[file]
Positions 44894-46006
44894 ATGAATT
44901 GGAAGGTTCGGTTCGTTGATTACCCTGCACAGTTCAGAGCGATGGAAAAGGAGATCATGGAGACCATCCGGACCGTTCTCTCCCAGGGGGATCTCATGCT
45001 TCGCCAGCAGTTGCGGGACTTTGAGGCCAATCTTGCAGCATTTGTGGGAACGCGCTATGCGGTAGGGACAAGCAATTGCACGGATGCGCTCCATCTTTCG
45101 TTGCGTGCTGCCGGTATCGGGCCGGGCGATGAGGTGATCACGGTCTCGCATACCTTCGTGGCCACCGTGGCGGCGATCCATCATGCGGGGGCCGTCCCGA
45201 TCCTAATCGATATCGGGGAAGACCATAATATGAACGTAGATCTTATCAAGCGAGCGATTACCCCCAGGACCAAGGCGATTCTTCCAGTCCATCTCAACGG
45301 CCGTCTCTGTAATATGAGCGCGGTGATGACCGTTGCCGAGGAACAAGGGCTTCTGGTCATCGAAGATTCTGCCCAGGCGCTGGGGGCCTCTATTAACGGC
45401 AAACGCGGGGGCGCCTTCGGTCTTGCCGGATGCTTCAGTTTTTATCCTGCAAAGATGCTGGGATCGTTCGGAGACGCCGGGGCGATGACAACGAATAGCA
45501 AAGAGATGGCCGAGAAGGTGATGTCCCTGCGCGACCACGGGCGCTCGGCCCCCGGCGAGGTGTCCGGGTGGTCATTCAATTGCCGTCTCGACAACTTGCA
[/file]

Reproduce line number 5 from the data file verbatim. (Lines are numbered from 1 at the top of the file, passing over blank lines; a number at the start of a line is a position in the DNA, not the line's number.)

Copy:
45101 TTGCGTGCTGCCGGTATCGGGCCGGGCGATGAGGTGATCACGGTCTCGCATACCTTCGTGGCCACCGTGGCGGCGATCCATCATGCGGGGGCCGTCCCGA